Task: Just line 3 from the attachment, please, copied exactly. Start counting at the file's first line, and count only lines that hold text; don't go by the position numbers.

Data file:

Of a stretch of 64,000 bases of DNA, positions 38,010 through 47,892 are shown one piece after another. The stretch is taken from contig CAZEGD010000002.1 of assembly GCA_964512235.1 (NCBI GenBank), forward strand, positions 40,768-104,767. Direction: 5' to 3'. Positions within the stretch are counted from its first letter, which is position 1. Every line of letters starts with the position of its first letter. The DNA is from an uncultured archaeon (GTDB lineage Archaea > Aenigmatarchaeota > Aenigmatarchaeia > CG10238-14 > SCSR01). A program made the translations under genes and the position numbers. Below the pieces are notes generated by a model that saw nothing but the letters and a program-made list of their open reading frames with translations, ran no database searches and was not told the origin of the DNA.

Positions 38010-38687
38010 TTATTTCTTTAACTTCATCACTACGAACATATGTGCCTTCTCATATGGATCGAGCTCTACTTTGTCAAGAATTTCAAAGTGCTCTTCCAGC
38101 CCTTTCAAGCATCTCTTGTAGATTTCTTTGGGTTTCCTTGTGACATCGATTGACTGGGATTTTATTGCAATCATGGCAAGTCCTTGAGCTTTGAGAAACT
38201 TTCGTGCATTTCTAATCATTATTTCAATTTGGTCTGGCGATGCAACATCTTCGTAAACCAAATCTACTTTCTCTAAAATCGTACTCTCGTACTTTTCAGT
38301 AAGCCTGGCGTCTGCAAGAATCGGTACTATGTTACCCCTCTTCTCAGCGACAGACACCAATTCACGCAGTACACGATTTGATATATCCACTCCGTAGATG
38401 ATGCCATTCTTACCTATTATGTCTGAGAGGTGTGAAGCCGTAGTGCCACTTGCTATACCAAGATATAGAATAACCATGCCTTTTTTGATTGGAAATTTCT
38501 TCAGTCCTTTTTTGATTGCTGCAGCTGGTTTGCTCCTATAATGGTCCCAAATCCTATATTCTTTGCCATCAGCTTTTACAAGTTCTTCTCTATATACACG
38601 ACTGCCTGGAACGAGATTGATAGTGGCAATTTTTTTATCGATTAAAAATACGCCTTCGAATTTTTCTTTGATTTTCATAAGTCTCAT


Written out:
38010 TTATTTCTTTAACTTCATCACTACGAACATATGTGCCTTCTCATATGGATCGAGCTCTACTTTGTCAAGAATTTCAAAGTGCTCTTCCAGC